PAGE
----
The current Prescott Clock Tower (233 Broad St.) houses a timepiece that was made in 1937 to replace one that was lost when the school in which it was housed burned down in 1935; both clocks were built by the Seth Thomas company. The new clock, among the last of its style built by the Thomas Company, was installed in a tower at the rebuilt school but fell into disrepair and had to be removed. It was eventually restored and placed in a new home in a new tower next to the confluence. It strikes every 30 minutes.
The Prescott Area Historical Society (235 Broad St.; 715.262.3284) maintains exhibit space next door to the Welcome Center, with photos and artifacts from the town’s past.
Entertainment and Events
The Prescott Farmers Market is held in Freedom Park on Thursday afternoons from late May to mid-October.
Prescott Daze (second weekend in Sept; 715.262.3284) gets local folks celebrating with a street dance, an eating contest, a fishing contest, water fights with fire hoses, and a parade.
Muddy Waters Restaurant & Bar (231 N. Broad St.; 715.262.5999) hosts live blues and jazz on the deck on Sunday and Monday afternoons during the summer.
Sports and Recreation
Prescott sits at the southern end of the St. Croix National Scenic Riverway (715.483.2274), a 255-mile corridor of river pleasures, varied ecosystems, and historic towns along the St. Croix and Namekagon Rivers. Recreation opportunities include fishing, canoeing, hiking, tubing, boating, snowshoeing, and cross-country skiing. The portions of the Riverway downriver of St. Croix Falls (WI) tend to be used by recreational boaters, while the upper reaches are more natural and wild. Rustic camping is free in designated areas.
The city maintains a public swimming beach on the St. Croix River (Lake St. at St. Croix Street).
Eating and Drinking
Valley Vineyard (W10415 521st Ave.; 715.262.4235; open from Apr–Nov) is a newcomer to the wine producing scene. They produce a wide selection of red and white wines from their scenic hilltop location just east of Prescott.
Just south of town, Nesbitt’s Nursery & Orchard (N4380 State Highway 35; 715.792.2676) is the place for seasonal fruit and produce, local honey and syrup, and fine Wisconsin cheese. Don’t miss their Oasis Eatery (N4380 State Highway 35; 715.792.2676), a café that emphasizes fresh, local ingredients for strata, quiche, crepes, and sandwiches. The menu changes daily; Wednesday is pie night; get it sweet or savory (4p–8p). Thursday is garden night where you can sample seasonal items (4p–7p).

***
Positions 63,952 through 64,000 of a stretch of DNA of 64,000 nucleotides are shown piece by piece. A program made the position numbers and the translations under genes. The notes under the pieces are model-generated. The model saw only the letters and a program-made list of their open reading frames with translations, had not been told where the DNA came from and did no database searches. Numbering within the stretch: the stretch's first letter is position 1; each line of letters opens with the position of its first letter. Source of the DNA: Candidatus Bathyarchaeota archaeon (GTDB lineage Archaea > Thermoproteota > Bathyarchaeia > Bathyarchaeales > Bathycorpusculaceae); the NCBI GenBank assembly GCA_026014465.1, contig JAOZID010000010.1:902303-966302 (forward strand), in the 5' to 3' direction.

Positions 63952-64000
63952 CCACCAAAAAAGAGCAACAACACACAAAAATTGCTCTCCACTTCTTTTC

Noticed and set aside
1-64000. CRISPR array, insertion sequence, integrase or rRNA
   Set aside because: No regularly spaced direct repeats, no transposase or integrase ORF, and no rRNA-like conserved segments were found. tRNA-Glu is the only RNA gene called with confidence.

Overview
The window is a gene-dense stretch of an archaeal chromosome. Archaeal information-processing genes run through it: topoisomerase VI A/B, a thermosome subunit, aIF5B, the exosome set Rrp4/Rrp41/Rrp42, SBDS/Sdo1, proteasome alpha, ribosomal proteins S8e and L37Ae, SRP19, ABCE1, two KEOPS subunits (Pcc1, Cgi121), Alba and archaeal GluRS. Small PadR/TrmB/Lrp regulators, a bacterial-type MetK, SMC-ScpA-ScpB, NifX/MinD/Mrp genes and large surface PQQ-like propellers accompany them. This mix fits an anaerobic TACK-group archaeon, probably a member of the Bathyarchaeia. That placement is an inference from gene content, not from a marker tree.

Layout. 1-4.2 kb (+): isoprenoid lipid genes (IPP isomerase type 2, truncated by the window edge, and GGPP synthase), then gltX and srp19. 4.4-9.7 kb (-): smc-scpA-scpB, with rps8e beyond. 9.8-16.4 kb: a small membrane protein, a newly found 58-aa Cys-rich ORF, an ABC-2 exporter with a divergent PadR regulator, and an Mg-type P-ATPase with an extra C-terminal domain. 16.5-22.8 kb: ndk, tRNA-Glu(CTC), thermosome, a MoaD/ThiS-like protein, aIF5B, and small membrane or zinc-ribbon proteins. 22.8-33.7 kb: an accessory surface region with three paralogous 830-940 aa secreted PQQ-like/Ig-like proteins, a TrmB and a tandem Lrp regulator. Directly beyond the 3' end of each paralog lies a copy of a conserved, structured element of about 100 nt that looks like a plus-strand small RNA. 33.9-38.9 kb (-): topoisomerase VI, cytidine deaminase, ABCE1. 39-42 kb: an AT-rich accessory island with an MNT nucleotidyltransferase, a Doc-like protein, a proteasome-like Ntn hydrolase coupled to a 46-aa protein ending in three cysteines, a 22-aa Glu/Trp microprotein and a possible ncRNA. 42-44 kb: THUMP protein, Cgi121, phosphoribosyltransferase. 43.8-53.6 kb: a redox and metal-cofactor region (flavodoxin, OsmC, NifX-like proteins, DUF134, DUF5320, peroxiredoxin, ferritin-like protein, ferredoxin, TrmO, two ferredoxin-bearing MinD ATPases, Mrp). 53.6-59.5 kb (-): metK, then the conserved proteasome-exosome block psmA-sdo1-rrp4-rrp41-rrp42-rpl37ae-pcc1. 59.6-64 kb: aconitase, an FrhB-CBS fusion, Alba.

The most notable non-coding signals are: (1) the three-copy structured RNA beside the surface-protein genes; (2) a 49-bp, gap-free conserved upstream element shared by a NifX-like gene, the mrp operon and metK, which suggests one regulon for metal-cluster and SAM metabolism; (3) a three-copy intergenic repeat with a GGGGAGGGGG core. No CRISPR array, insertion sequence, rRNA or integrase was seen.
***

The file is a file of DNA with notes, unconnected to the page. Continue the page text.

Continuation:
For a pre-dinner snack, stop at the Prescott Boat Club at Point St. Croix Marina (101 S. Front St.; 715.262.3161) and nosh on large broiled shrimp while enjoying a great view of the St. Croix/Mississippi confluence; cash only.
Muddy Waters Restaurant & Bar (231 N. Broad St.; 715.262.5999) specializes in savory smoked meats and Cajun flavors. The lunch menu consists of salads named for blues musicians and sandwiches. For dinner, choose from hearty steak and fish entrées plus pasta; enjoy your meal on the outdoor deck and stare at the river while you chew.
For after dinner drinks in a casual atmosphere, head to the No Name Saloon & Monkey Bar (114 N. Broad St.; 715.262.9803), where locals mingle with bikers, boaters, and other passers-through.
River Heights Motel (1020 US Highway 10; 800.522.9207/715.262.3266; WiFi) has 23 simple, unadorned budget rooms in good shape.
The local newspaper is the weekly Prescott Journal (715.262.2153).
Post Office: 1001 Campbell Street North; 715.262.5166.
Prescott Public Library (WiF): 800 Borner St. North; 715.262.5555.
Heading upriver? Check out Point Douglas.
Heading downriver? Check out Diamond Bluff.
© Dean Klinkenberg, 2011